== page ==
As a child I used to walk from my family home to the public library in our small, Indiana town on daily basis. Sometimes more. Along my way I would pass a pretty building with Corinthian columns and a little flower bed out front. The sign in the middle of the flower bed said, "First Church of Christ, Scientist." I never equated this building with the many TV commercials I saw for "The Christian Science Monitor" (whatever that was). I was never too concerned about the building, and it wasn't until many years later that I thought about how much different my life would be, had I wandered in on one of my excursions around our neighborhood. But, as we learn in Science, divine ideas unfold, perfectly. As Mrs. Eddy writes on page 107 of Science and Health with Key to the Scriptures, "God had been graciously preparing me..."
Growing up, I was always interested in history, music and the legal system. When other boys my age aspired to be great athletes or policemen or firemen, I wished to be a history professor or a judge. It was around age 10 that I discovered classical music, and surprisingly, opera. I would move the radio around in my bedroom until I was able to pick up the Public Radio station from 45 miles away to be able to hear classical music through the static. Then, when I was about 15 my parents gave me one of the greatest gifts I've ever received: voice lessons. Each Saturday morning mom would drive me across town to the little studio in a garage behind the Dairy Twist, where I would learn the nuances of support, tone and breath control, from a very patient and talented teacher, as I worked on a piece by Vaughan Williams, Schubert, or, my favorite, Mozart. I became quite accomplished at the great Mozart bass-baritone arias from The Magic Flute, The Marriage of Figaro, and others, even winning awards at local and state competitions. My singing continued to improve and I was granted admission and scholarships to a prestigious college of fine arts at in Indianapolis. But, as I was completing my junior year of high school, my father was diagnosed with cancer and given only a short time to live. While his choices for treatment relied upon medical means, he also studied the Bible as long as he was able, and he outlived the short time the doctors had pronounced for him. This event had a deep impact on me, and I discarded the plans I had of attending college, and quite literally became a prodigal son.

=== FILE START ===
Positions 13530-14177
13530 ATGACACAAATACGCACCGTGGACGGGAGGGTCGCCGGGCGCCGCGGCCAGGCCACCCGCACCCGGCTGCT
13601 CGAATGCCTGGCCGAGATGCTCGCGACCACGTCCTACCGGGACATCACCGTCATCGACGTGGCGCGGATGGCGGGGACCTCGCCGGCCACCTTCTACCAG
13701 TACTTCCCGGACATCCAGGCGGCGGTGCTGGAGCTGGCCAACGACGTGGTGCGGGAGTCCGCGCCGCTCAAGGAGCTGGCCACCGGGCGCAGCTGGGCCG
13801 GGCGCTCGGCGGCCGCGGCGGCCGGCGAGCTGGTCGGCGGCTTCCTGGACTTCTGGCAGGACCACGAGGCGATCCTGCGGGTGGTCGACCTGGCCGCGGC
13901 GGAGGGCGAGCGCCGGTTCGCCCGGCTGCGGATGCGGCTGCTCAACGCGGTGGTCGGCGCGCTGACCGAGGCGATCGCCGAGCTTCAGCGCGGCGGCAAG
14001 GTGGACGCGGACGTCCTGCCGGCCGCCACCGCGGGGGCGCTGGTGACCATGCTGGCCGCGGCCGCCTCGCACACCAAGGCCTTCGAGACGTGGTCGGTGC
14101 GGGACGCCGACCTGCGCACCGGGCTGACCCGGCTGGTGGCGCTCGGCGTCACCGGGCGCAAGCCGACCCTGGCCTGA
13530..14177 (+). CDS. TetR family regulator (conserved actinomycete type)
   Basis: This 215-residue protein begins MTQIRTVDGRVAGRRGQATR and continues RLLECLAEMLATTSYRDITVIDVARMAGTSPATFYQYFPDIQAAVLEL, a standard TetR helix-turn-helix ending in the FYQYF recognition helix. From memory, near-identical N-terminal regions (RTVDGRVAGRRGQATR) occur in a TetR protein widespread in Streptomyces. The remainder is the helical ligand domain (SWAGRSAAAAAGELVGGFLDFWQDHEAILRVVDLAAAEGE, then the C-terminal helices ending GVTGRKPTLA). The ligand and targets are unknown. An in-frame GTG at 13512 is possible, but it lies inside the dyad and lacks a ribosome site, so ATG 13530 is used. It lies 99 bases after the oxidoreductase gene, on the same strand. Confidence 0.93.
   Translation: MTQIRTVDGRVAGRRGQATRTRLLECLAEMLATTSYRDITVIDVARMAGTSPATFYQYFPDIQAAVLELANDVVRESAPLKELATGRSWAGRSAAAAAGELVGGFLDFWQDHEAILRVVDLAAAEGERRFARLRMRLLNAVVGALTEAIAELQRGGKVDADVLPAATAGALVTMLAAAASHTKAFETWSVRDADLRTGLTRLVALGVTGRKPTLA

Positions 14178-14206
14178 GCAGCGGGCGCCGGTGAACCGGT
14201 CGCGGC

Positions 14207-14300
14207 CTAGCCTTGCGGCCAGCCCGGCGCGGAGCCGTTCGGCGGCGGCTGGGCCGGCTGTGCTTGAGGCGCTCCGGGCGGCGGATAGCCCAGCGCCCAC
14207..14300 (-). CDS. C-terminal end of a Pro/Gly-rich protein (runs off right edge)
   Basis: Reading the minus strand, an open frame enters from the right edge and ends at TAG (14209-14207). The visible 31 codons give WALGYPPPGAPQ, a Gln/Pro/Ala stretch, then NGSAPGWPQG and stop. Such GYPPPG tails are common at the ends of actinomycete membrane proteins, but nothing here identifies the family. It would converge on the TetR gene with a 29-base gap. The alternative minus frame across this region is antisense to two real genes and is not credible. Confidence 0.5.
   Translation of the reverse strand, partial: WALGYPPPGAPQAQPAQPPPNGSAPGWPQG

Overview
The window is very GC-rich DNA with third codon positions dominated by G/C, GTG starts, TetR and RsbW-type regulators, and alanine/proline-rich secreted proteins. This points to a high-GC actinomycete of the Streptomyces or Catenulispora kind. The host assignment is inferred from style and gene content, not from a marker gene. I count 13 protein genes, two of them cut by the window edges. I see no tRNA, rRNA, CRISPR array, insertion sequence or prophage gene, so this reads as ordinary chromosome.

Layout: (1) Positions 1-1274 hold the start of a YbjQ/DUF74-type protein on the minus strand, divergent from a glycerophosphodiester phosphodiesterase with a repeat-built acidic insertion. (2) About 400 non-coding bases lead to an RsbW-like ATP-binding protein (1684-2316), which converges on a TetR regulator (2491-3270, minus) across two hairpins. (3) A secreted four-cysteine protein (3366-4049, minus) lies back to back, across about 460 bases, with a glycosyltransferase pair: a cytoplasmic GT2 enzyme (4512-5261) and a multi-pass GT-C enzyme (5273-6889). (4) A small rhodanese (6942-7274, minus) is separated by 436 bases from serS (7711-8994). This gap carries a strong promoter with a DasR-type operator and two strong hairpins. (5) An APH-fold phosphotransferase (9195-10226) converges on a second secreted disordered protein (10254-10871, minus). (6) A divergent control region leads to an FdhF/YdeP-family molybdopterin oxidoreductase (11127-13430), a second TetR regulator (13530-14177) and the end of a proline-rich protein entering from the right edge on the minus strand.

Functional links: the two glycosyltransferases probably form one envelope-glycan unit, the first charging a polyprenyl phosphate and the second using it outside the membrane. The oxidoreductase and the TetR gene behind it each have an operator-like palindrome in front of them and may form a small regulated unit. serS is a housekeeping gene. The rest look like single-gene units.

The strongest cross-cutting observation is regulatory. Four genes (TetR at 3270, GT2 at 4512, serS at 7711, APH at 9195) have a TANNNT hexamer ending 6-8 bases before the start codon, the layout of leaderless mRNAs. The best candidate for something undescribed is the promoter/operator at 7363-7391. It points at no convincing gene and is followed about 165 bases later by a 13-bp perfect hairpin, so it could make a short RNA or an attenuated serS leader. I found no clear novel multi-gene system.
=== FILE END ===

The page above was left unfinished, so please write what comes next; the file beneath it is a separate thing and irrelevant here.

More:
At one point I found myself 1,400 miles from home, with no money, no job, no transportation, and depending on the kindness of some acquaintances for food and shelter. It was the kindness of strangers that returned me to Indiana. One provided plane fare, but I had no money for food on the trip home. On a lay-over, I was standing outside a major airport terminal trying to stay awake, when a food truck pulled over to the curb, the driver got out, gave me a piece of pie and said, "You look like you need this." Before I could say a word, he was back in the truck on off on his way. Now, over twenty years later, I see the intricate web that connected all of the dots in these events, and can say unreservedly, as Mrs. Eddy wrote, "Divine Love always has met and always will meet every human need." (Science and Health, p. 494).